Preserving the Past, Informing the Future
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Born at Harwinton, Nov. 12th, 1754; educated at Yale College, graduated in 1779; studied law, under the direction of Oliver Ellsworth, Esq. (afterwards Chief Justice of the Supreme Court of the United States) then of Hartford; admitted to the bar, at Bennington, in Vermont, in November 1779;* settled immediately in the practice of the law, at Pawlet; removed, in April 1782, to Manchester; practised in the counties of Bennington and Rutland, and occasionally attended Court in the State of New-York, about five years; during a part of which period, he held the office of State's Attorney for the county of Bennington, and was chosen, by the Freeman of the State, a member of the Council of Censors to revise the Constitution of the State. In January 1786, he removed back to Connecticut, and settled in Glastenbury; practiced there until August, 1794, when he was removed to Hartford; and was appointed State's Attorney for the County of Hartford, in December 1807; appointed Judge of the County Court for the County of Hartford, and Judge of Probate, for the district of Hartford, in May 1809, when he resigned the office of State's Attorney and relinquished practice; held the former office until 1821, and then resigned it, and the latter office, until 1824, when he declined a re-appointment.
He represented the town of Glastenbury in the General Assembly of this state, in May of 1788, May 1791, Oct. 1791, May 1792, May 1793, May 1794; was chosen Assistant, in May 1798; elected a representative from this State in the Congress of the United States, in 1799; resigned in May 1801; was re-chosen Assistant, in May 1802, and annually thereafter, until the adoption of the Constitution of the State, in 1818; chosen Senator under the Constitution, in 1819 and 1820, when he declined a further election.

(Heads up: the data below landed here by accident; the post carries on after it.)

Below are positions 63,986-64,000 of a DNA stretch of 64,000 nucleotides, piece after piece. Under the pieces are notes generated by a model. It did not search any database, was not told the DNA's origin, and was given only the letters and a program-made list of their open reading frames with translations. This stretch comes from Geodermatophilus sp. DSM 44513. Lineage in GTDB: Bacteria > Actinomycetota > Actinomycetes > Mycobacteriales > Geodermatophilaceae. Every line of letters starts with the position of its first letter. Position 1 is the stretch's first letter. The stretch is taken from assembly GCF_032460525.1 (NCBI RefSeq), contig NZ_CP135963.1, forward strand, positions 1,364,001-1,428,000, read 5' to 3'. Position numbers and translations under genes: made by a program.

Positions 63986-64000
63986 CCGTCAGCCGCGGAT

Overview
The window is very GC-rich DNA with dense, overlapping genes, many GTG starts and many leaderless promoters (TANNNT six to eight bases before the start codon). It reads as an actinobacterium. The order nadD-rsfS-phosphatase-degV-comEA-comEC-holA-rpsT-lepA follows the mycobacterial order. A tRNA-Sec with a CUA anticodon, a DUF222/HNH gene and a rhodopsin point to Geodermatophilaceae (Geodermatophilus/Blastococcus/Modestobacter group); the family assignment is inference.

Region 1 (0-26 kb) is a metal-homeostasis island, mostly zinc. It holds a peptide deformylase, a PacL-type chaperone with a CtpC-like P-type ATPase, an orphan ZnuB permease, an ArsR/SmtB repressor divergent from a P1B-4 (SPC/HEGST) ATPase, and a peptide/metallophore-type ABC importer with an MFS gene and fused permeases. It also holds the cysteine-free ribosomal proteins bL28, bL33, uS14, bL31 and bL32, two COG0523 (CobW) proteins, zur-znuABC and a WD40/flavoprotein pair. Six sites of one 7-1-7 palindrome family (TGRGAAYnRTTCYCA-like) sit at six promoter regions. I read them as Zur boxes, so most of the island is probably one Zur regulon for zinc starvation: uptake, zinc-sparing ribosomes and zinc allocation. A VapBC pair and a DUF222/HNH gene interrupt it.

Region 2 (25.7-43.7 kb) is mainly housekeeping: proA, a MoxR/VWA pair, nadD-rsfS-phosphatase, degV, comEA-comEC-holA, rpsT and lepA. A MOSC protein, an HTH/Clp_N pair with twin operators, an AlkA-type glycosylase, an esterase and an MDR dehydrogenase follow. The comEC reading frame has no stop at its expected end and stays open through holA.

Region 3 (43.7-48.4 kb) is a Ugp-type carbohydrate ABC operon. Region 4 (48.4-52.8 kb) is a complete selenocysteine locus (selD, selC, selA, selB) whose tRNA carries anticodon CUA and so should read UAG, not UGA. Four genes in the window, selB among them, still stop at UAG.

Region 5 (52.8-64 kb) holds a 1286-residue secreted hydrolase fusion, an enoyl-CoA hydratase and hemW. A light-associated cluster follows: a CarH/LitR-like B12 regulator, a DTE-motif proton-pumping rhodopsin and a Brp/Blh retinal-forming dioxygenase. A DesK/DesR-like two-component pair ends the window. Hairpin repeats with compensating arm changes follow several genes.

As one of the two senior Aldermen of the city of Hartford, he became a Judge of the City Court, in 1797, in which situation he continued, with the exception of two years, until September 1815, when he was elected Mayor of the city, and, in that capacity, presiding Judge of the City Court; held that office until November 1824, when he resigned, having become legally disqualified by age. He died at Hartford, August 26th, 1837.
*The members of College having been dispersed, by the war, and deprived of the means of pursuing their academic studies to advantage, Mr. B., with many others, employed a part of his time, during his college course, in preparation for his profession, in consequence of which, he was enabled to sustain an examination for admission to the Bar, so soon after his graduation.